In the meantime, for those of you who have standing desks already, I created some standing exercises for you to do. “But wait”, you ask, “if I’m standing, this is much better that sitting, so why would I need desk exercises?”
The reason that “sitting is the new smoking”, is due to inactivity. Our bodies need and crave activity. Yes, standing is overall better for your hips and pelvis and requires more muscle activation. But moving throughout your day (versus standing stationary for hours on end) is really the best thing for your body.
So yes, you need exercises for your standing desk. Luckily I have 3 easy easy exercises for you published on the Autonomous website right here.
Take a read, and give them a try, and let me know what you think! These are quick and easy and can be done anywhere!
How many of you have standing desk options? I would LOVE to hear what brand you have, what you spent, how often you use it, and what you think overall. Inquiring minds want to know so comment below!
The technical term of today’s post is called “disassociation of your leg from your hips”.
What in the world does that mean?
In plain english; it means learning how to stabilize your hips and move your femur (thigh bone) up and down and around, without letting that movement affect the positioning of your pelvis.
Why in the world is this important?
Remember, last week we talked about my friend who threw out her back lifting her laundry basket? I gave you “step one” on strengthening your core by doing an exercise called “grounding”. Today, I talk about pelvic stability and how it can minimize excess movement in the lumbar spine.
Let’s look at a picture.
This is a picture of a hip replacement. I’m using it here to illustrate a point: Your leg is attached to your pelvis via a ball and socket joint. This means that your leg has the capability to move around, without excessive movement from the rest of the pelvis.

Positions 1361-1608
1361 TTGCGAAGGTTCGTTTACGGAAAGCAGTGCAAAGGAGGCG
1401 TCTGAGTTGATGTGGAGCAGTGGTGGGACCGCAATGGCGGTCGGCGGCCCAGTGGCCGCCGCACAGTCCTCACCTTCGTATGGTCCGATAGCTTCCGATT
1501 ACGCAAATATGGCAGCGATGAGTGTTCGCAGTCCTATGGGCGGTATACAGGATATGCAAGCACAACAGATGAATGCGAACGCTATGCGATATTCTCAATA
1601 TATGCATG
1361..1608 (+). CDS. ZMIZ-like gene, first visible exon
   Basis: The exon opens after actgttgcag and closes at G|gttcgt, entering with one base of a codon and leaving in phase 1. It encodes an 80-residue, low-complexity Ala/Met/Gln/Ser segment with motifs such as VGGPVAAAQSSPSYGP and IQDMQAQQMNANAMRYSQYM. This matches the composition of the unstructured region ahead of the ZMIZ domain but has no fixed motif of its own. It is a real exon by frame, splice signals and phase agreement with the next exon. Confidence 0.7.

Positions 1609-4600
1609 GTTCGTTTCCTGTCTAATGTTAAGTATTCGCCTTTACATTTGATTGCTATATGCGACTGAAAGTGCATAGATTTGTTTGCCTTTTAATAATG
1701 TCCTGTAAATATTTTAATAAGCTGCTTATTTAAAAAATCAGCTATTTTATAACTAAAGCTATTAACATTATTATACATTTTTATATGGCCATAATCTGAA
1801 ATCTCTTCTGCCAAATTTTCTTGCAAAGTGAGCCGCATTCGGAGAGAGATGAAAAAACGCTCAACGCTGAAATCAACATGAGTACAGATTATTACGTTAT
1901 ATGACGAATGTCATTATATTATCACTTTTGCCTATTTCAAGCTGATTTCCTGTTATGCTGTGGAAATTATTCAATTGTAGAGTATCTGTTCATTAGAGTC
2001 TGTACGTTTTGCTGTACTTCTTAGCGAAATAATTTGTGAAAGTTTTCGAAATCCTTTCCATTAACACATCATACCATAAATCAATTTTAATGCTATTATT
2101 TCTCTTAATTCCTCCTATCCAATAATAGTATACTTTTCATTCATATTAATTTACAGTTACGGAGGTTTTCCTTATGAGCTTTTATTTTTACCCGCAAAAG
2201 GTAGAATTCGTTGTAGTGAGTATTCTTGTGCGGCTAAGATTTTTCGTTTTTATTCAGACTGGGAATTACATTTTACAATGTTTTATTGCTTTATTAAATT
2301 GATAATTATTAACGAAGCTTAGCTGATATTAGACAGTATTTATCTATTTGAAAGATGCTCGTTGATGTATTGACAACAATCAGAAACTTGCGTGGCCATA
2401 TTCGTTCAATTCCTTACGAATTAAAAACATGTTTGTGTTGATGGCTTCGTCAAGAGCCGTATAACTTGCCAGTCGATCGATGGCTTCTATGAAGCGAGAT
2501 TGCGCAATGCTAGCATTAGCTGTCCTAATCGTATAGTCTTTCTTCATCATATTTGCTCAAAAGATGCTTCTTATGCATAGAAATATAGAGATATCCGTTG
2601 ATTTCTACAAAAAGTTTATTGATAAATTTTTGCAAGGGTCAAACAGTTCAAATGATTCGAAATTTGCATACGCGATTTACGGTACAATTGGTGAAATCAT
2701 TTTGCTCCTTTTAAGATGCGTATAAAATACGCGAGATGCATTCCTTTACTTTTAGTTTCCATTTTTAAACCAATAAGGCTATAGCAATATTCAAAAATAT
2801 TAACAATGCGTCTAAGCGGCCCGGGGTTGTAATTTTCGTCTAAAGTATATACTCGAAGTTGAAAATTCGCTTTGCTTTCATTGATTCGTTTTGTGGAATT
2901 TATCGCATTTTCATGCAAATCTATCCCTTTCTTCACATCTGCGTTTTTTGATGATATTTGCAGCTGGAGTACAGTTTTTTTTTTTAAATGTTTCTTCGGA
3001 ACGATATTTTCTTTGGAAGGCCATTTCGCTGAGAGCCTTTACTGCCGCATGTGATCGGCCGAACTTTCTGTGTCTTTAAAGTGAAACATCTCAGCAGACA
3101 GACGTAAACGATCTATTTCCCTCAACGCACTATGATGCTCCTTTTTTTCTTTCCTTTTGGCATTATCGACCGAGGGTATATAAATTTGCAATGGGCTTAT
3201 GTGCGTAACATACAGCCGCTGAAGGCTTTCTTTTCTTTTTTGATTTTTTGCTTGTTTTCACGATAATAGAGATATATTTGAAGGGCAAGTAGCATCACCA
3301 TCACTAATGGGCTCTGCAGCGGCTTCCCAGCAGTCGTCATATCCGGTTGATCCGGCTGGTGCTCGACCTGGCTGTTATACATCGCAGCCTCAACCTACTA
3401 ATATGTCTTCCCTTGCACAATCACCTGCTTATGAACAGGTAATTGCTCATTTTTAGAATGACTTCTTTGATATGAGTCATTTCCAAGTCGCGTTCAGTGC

However, many times in my career, I have run across clients who have no idea how to do this. I make them lie face up, and put their pelvis in neutral position (watch this quick video if you have no idea what I mean when I say “neutral pelvis”). I’ll tell these clients to bring their leg up in a bent knee or straight leg position, without moving their pelvis. They will, but they compensate by pushing their lower back into the mat, and thus moving their pelvis. I’ll correct them. I’ll even place a hand beneath the lower back to prevent movement. Still my hand will get squished because the pelvis moves.
What they don’t realize, is that every time they move their pelvis, there is movement happening in their lumbar spine. Now, it’s ok to move from the lumbar when needed. There are other times when we want to minimize movement from this part of the spine. If we don’t know how to minimize this movement, and our default position is to always move the lower back, well, that’s how dysfunction begins, and pain follows.
So, let’s do an exercise that focuses on stabilization of the pelvis, and mobilization of the legs. There are two versions. The first is a great “preparatory” exercise:
If that’s easy for you, and you KNOW you are not moving your pelvis, you can advance to the full version of the exercise!
The second exercise should be harder, and maybe even make your stomach muscles quiver. If this happened, email me back, as I want to know about it! Stat!
You may feel your thighs working in this exercise, which is ok. But, I really want you to focus on pulling in your abdominals and not letting them pooch out. You’re ALWAYS welcome to shoot a video of yourself doing any exercise and send it my way. I’m happy to give you corrections on your form!
As always, give it a try and comment below to tell me how it goes.